Thoughts on a cause of the English Civil War: lack of communication???

There have been many theories on the causes of the English Civil War.  Most certainly, this is a result of the many tensions and problems that led up and contributed to the war.  This, in a sense, made it more of a “soup” of problems than something revolving around a single problem.  As a result of this “soup” there developed many views and ideas of the cause, depending on what ingredient of the “soup” you’re looking at.  Because of this, explaining the war has become a war in itself.

But one of the things that I have never heard mentioned is something that has always rather stunned and startled me about this conflict.  When looking at the English Civil War, I keep seeing the spectre of poor communication between King Charles I and Parliament.  From the beginning of King Charles I’s first calling of Parliament to his trial, the lack of communication has always been something that stood out.  As far as I know, there has been no ‘conversation’, no ‘debate’, no ‘discussion’, no ‘informing’, nor any other attempt at a face-to-face deliberation between the two.  But the thing is that it seems, at least to me, that this is where the problem lay.  In fact, the WHOLE problem seems to lay in this poor communication.  In fact, the more I look at it the more it seems that poor communication seems to be the thing that brought the myriad “soup” of tensions to a crisis which, subsequently, caused the violence to happen. 


Typically, though, in a crisis like this, historians try to look at the “fancy” causes of events:  politics, economy, religion, etc.  As a result, they focus only on those issues giving the illusion that this is what EVERYTHING revolves around.   My experience, though, is that many problems and situations are often caused by more mundane and “trivial” things, such as communication or even a chance event or a wrong move taken by a person.  One of the reasons why I think it is probably more based in “trivial” things is the fact that there are too many explanations and issues with this war.  The English Civil War, being a tragic event for the country, was an event that needed “fancy” causes and explanations.  It had to be Political.  It had to be Religious.  It had to have a “fancy” cause to justify it.  Even down to today, I can see this in the British explanation of the war. 

But we must remember that in any society there are tensions going on all the time, generally fluctuating up and down over time.  They are ALWAYS there:  political, religious, social, etc.  Sometimes, these can be so extreme and severe that they cause great hate and discontent. 

Contrary to popular belief, seldom do many of these tensions, by themselves, just “happen” to create a crisis resulting in violence.  Its, frankly, amazing that many tensions don’t create violence, but they don’t.  It often takes something else, a “spark” or “catalyst” to bring the tensions to crisis and violence. 

Oftentimes, this “spark” or “catalyst” is very “trivial” and mundane.  In fact, it can seem so minor and inconsequential that no one may even suspect it.  They often have to be at the ‘right moment’ to initiate it too . . . even a day earlier or later and nothing might not of happened.  That’s how “touchy” the “spark” or “catalyst” can be.  As a result, this “spark” or “catalyst” is often overlooked by historians who are looking for the “fancy” explanations.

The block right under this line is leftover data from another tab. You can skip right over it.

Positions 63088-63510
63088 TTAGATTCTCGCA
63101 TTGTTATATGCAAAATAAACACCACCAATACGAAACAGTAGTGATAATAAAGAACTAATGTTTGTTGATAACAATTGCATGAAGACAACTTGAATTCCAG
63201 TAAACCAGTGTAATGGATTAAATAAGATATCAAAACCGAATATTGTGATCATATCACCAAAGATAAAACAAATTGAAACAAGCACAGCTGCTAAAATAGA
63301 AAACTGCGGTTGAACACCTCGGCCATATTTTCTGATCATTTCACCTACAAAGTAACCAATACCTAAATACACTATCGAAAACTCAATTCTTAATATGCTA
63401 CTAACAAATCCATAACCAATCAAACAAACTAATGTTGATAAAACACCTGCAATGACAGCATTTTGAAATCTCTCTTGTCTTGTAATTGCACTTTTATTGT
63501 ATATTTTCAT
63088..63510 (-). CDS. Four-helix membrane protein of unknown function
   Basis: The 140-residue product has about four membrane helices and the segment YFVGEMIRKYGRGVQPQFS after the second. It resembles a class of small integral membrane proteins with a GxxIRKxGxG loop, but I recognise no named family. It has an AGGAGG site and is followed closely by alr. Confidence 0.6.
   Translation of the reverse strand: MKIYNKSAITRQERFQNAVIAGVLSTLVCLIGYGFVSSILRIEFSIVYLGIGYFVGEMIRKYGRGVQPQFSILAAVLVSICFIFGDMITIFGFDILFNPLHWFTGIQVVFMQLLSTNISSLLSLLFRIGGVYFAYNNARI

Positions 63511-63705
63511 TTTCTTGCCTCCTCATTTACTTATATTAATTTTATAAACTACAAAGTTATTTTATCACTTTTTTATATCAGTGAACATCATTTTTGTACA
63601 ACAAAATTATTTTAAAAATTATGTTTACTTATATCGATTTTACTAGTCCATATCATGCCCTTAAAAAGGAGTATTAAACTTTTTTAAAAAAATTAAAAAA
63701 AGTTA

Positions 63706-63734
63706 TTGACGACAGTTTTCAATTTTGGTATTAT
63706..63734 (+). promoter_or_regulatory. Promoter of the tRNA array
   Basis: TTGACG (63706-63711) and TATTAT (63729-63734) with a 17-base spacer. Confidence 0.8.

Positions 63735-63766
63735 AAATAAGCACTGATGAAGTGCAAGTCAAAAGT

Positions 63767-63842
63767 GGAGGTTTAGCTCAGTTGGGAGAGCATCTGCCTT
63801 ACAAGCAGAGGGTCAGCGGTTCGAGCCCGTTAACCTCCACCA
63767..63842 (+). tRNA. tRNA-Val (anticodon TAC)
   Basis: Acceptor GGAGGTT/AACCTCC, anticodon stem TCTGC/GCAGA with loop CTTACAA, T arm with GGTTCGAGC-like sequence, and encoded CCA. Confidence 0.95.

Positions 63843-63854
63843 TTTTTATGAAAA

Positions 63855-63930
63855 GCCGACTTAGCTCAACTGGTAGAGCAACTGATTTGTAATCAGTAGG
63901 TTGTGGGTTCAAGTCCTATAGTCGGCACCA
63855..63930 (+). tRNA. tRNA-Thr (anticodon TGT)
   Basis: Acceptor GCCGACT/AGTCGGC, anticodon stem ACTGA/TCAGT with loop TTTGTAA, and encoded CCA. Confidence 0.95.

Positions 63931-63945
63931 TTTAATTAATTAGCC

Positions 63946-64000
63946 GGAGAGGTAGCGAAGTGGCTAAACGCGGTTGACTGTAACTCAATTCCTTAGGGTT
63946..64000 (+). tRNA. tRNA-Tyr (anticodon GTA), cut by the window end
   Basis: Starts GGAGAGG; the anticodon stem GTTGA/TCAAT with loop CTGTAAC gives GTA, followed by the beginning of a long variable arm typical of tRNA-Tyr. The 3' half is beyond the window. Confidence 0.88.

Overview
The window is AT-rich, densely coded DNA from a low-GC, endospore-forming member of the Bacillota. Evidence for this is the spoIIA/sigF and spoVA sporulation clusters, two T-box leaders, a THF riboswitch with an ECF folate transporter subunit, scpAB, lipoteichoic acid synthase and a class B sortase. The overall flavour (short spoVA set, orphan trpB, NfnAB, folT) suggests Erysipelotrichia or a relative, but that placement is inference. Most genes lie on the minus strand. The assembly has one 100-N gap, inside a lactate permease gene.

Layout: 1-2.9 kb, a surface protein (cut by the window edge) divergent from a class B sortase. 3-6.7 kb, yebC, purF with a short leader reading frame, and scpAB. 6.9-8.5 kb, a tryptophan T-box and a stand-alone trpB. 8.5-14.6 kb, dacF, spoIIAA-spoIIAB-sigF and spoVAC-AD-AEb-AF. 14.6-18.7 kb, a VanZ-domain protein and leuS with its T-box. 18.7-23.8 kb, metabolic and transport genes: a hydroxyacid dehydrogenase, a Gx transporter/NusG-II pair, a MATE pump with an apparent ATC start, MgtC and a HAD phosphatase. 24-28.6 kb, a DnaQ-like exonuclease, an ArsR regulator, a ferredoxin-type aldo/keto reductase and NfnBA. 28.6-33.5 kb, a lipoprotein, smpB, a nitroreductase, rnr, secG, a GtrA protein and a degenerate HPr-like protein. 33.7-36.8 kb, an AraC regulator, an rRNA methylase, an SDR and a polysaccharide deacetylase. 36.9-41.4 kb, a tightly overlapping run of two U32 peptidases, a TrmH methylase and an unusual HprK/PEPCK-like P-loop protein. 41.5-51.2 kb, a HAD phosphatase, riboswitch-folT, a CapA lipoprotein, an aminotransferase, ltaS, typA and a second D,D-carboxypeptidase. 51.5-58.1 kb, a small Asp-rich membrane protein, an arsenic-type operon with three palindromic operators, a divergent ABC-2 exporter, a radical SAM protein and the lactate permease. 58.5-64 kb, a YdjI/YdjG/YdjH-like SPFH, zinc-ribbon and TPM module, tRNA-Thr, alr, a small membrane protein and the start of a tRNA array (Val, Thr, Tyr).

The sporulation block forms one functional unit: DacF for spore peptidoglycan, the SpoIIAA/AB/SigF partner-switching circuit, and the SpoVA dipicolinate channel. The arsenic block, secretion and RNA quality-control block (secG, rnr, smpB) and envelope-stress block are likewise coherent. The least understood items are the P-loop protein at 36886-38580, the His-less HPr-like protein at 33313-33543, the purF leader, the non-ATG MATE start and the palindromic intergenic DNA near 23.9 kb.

And so we see this pattern:

many tensions>>>>>”spark” or “catalyst”>>>>>crisis

If we look at the tensions in a society we can often see that these tensions can be quite serious, often severe.  But, if one looks closely it’s not uncommon to find that these tensions have been there for decades, or generations, and never caused a crisis. 

Typically, they are legitimate tensions over legitimate things.  That is to say, they are not ‘made up’ or frivolous, though they may seem that way from someone from a distance.  Even though they are important it often seldom explains why the crisis happened.  But, because the tensions may appear severe and precede a crisis, its easy to associate tension as the cause of the crisis.  As a result, in many accounts of the “causes” of conflicts I often only see a dissertation generally of a single type of tension.  Because of this, many accounts of the “causes” seldom describe the cause of the crisis, I’ve found, focusing more on the tensions that led up to it.

I get this same feeling with the English Civil War, that there has been too much emphasis on the tensions that preceded that war.  Yeah, there were problems with finance.  Yeah, there were problems with Religion.  Yeah, there were problems with Politics.  If anyone looks, one can see that many of these tensions are not new to England and, in a way, just a repeat of things that have existed and, in some cases, they’ve been there for decades . . . what else is new?  Many even continue down to today. 


But, because of all the tensions, of which there were too many, it made me look for a mundane and “trivial” thing which often seem to bring about crisis when there are many tensions. 

A simple lack of communication is such a thing . . . it still happens today.  Its something generally overlooked, not being “fancy”, dramatic, and all.  As to whether lack of communication is really the “spark” that caused the English Civil War I cannot say for sure.  I’m only describing a thought I had about it.  I do think, though, that it has had far greater impact than we think. 

In the conditions of the many tensions happening a lack of communication would very easily, and quickly, create a bottleneck for the whole government.  As a result, the lack of communication would have aggravated and irritated the already existing tensions. In addition, being the ONLY avenue for resolution, it would be a critical element in any resolution . . . or lack of resolution.  As a result, even though it may seem trivial and mundane this simple organizational and social element may have played an incredibly large part in the crisis and may be the very thing responsible for the whole crisis.

There are three elements to the lack of communication in the English Civil War:

  1. King Charles I.
  2. The means of communication.
  3. Parliament.